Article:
Color studies in grids

In my mentoring session with Abbey Ryan last October she suggested simplifying areas of my practice. So far, I have tried simplifying my palette and my brushes. I began a new series as a result of the mentoring session. If you are interested in a mentoring session I HIGHLY recommend it.

In an attempt to continually simplify I took a design course through the Continuing Ed department of School of Visual Arts. I have enjoyed the class. The lecture is brief but informative. The assignments are challenging. I am learning and stretching my creative muscles without stressing myself out.

This week we were assigned color grids. Here are 3 color grids using primary and secondary colors.

Primary and secondary color grids.

This grids remind me of quilt blocks. My mother, grandmothers and great grandmothers quilted. I have a wonderful quilt made by my great-great grandmother. I cherish it because of the history. I admire and respect her unique design. I have never seen the pattern in a book or museum. I was told that she dyed the fabric herself. Humbling. I made these grids using Photoshop and Illustrator.

Thank you for liking reading about my art journey.

My best,
Emily Warren

Published by Art Belongs to Everyone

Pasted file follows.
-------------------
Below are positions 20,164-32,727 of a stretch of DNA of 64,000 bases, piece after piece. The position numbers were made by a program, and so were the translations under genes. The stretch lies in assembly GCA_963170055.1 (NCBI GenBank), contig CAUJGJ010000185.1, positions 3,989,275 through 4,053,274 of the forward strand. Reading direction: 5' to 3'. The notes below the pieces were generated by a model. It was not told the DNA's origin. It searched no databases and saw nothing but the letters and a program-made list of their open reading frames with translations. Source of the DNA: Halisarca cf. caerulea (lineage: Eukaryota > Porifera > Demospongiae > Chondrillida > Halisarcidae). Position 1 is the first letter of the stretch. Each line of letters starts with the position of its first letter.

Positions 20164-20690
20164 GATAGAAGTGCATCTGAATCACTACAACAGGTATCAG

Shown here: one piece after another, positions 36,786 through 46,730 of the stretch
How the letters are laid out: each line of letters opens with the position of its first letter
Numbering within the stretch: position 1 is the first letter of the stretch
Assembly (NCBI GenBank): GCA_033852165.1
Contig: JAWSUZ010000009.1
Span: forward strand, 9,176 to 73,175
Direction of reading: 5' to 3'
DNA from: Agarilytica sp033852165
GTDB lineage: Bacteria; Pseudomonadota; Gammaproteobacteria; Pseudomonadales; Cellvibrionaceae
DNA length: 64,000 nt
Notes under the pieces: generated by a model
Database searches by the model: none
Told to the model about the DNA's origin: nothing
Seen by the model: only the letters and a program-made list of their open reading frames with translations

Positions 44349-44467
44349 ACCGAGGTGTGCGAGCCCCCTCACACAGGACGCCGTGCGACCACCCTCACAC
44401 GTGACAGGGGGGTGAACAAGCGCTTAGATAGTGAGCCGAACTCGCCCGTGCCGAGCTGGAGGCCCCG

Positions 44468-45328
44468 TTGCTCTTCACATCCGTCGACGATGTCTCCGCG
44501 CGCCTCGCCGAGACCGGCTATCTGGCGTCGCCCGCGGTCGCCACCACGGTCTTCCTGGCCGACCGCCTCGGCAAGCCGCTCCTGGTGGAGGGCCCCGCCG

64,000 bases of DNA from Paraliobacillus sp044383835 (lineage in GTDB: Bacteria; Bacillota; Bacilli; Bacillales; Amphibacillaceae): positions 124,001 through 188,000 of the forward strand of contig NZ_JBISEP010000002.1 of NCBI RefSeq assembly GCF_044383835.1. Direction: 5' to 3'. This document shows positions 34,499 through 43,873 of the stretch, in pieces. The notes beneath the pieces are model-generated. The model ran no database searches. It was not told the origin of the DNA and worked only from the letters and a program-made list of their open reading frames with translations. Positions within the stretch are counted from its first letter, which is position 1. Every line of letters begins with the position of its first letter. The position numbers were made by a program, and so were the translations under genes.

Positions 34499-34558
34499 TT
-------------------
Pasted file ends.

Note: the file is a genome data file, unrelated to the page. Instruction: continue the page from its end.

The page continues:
Remember Reflect Reform In this work, I have been exploring phenomena of memory augmentation. I experimented with reflections and cinematic images by juxtaposing photographs, paint, wood, and mylar. The direction of the work includes painting intimate, reflective, observations of augmented memories.  I began by building a cabinet of curiosities as a way to form a tableau painting and experiment with different media. Inspired by the relief paintings by artist Sally Han, I built a model of a Victorian cabinet using tenets of Darwin's theory of evolution. I painted on a variety of surfaces including wood, photographs, and adding raw lumber to the pieces. In this process, I disassembled the cabinet to give autonomy to each piece. Although I diverted from the original idea of a final installation, there was an impulse to paint larger. Adding mylar was yet another way to accentuate reflection as a part of the critical dialogue with the work. The final result offers an opportunity to remember, reflect, and reform.

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